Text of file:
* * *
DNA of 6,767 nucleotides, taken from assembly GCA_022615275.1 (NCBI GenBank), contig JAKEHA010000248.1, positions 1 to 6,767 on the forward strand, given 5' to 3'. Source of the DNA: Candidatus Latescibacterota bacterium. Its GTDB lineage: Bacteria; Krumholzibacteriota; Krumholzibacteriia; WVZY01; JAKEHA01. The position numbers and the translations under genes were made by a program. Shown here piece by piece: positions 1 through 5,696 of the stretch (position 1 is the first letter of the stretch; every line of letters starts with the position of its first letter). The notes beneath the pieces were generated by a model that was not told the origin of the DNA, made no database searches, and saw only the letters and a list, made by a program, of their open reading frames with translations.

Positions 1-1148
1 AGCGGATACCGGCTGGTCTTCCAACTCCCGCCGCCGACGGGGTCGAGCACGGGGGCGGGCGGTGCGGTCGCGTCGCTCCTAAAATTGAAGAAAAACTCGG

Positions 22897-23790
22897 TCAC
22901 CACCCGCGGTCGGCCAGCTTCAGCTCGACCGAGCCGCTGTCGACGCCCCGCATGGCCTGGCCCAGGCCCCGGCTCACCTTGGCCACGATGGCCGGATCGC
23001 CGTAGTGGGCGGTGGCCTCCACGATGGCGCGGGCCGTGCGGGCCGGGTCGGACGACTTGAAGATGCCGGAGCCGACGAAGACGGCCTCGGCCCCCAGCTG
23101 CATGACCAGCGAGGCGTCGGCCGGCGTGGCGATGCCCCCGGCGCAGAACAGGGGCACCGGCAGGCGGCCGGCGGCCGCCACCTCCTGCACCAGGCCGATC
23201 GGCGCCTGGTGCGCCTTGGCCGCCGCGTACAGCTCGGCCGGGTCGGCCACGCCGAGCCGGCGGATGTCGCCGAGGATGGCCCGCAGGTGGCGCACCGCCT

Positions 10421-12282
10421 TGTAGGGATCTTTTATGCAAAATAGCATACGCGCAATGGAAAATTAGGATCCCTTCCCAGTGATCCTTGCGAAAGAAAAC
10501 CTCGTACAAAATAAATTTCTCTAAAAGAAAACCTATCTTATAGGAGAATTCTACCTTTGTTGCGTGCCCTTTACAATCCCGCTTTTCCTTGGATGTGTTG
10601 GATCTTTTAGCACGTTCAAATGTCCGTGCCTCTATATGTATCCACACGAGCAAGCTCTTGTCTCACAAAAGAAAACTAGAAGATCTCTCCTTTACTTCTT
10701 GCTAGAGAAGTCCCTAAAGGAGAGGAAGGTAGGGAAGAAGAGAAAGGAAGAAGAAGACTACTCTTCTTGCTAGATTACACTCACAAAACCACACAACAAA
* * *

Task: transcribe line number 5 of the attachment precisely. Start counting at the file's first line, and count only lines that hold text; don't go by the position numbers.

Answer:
22897 TCAC